Alexandrine on discovering and embracing cultural identity

There is power in knowing who you are, your cultural identity, and your heritage. You understand your uniqueness and refuse to copy-paste every trend in this fast changing. Life is short for not being yourself, don't die a copy!

We are pleased to share this brilliant discussion we had with Alexandrine  and hope you will enjoy it as much as we did. Let's jump right in:

Could you tell us a bit about yourself?

My name is Alexandrine Mugisha. I’m an IT Business Analyst for one of the world’s largest clinical research organizations (CROs). I’m also a former journalist and Public Relations Specialist. I’m a Rwandan mom and wife who lives in the USA. In my free time, I enjoy photography, blogging about Rwandan culture in the diaspora, traveling, hiking with my family, and interior design. I’m also a naturalista and a women’s empowerment advocate.

IC: We love that! 

What have you discovered while exploring cultural awareness topics, Rwandan traditional Hairstyles in particular?

I have discovered that we have a rich culture and I am proud of it. Rwandan traditional hairstyles were beautiful and unique and I treasure this great heritage. I am determined to protect this Rwandan cultural legacy for generations to come.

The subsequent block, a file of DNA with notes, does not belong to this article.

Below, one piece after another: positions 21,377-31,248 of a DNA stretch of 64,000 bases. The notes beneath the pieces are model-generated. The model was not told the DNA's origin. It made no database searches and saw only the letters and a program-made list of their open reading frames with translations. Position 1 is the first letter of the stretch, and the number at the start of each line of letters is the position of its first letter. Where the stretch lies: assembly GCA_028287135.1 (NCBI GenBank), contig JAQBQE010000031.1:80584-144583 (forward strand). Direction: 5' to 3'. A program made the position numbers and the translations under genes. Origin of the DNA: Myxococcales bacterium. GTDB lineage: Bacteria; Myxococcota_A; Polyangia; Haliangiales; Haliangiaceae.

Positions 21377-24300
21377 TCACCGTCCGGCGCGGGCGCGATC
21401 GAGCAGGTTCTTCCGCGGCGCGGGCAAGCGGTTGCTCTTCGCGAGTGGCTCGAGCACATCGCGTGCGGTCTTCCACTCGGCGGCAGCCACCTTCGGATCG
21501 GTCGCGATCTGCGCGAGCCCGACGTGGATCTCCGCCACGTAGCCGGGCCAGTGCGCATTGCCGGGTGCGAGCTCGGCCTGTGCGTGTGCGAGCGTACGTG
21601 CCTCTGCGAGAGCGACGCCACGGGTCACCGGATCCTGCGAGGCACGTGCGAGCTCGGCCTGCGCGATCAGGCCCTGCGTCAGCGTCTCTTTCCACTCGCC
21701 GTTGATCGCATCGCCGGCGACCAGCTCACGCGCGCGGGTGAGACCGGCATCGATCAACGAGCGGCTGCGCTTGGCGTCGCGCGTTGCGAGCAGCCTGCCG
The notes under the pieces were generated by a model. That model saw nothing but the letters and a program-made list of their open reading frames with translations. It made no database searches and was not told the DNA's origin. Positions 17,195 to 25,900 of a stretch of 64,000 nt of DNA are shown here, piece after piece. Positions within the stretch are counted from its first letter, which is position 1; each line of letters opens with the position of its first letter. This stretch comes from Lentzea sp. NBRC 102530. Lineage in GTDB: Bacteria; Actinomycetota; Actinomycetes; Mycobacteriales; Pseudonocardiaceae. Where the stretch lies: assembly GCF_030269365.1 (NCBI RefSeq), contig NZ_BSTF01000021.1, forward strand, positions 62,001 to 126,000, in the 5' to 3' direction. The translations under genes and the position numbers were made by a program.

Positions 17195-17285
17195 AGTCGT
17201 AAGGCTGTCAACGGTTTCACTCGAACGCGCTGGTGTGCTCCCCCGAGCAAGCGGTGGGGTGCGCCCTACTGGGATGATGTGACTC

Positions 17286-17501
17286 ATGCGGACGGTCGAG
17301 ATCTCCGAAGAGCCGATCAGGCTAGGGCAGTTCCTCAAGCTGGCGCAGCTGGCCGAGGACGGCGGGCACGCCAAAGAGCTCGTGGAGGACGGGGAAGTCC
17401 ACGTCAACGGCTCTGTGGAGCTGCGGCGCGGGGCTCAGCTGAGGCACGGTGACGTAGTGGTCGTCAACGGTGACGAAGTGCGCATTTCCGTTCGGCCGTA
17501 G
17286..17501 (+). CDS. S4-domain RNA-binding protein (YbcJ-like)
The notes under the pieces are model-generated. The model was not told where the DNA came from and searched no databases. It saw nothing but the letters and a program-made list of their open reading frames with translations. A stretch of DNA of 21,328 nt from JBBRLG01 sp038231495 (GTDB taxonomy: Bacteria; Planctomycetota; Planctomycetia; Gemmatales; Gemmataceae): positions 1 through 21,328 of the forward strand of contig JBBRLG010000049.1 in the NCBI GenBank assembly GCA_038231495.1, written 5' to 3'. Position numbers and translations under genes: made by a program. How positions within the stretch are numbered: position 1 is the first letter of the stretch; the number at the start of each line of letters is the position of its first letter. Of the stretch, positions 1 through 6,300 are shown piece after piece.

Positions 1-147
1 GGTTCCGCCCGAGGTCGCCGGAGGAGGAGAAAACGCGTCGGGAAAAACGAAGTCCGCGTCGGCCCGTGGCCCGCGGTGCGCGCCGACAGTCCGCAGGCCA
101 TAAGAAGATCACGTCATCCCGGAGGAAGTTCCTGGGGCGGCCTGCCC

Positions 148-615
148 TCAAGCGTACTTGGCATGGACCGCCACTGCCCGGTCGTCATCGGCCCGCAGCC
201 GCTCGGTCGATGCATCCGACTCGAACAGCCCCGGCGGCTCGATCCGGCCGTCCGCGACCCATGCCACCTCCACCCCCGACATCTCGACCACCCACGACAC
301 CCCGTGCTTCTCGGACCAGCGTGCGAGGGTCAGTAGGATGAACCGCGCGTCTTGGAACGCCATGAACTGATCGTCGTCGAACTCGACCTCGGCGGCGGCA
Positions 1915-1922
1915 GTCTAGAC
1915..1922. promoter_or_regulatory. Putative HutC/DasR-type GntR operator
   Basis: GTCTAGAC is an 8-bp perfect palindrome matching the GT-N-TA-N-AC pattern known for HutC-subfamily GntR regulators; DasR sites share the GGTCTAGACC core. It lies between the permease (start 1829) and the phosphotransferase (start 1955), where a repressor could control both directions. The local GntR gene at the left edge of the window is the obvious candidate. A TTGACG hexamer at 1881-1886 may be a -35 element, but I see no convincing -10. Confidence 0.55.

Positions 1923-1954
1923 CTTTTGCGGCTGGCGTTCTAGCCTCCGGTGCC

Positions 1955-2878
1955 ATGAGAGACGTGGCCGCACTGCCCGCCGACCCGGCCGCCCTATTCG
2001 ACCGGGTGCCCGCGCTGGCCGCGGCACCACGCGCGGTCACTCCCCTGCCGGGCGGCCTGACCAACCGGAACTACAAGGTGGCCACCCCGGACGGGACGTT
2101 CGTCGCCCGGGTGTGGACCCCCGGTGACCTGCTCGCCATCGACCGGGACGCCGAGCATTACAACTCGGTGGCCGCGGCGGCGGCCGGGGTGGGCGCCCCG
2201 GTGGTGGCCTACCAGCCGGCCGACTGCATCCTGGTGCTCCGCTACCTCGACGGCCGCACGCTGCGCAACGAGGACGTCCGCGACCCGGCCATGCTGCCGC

What gave you the motivation/courage to focus on your Rwanda culture?

Our kids and the next generations need to know their culture and heritage, this is their identity even if they are born in the diaspora. Knowing their history, where they come from, and events that shaped our families and lives, all of these helps our kids to build their own identities.

From what you have observed, how does the immigration experience affect a person? 

This is a broad question but an important one.  I would say that immigration impacted me in a positive way. I changed some of my Rwandan cultures for the better by introducing new ideas, customs, and especially cuisines. I didn't erase my Rwandan culture, however, I expanded it.
IC: Nice, that's a great way to frame it.

Along similar lines, how has colonialism affected us, when it comes to beauty? Confidence, Ambition? Is it reversible?

Colonialism brainwashed Africans showing them that their beauty doesn't meet top beauty standards and that they should assimilate to Eurocentric beauty standards. Colonial beauty standards have tried to erase the visibility of black beauty.
IC:We couldn't agree more!

Any helpful tips to Rwandans and Africans in general on how to maintain their natural beauty, especially their natural hair?

Everyone is different but try to use natural products as much as you can and be proud of your skin. You know, darker skin can show age more slowly? because it has melanin versus lighter skin tones which typically age faster.

What are some common reasons for us not being happy with the length/look of our hair? Breakage, damage, perceptions? 

Black hair is not easy to maintain but once you know your type of hair, you can manage it. There are many perceptions around it that are not always true like black hair doesn't grow fast, it looks dirty and unprofessional, etc. FYI my hair is clean, not flattened and I proudly wear my kinky hair in different styles at work.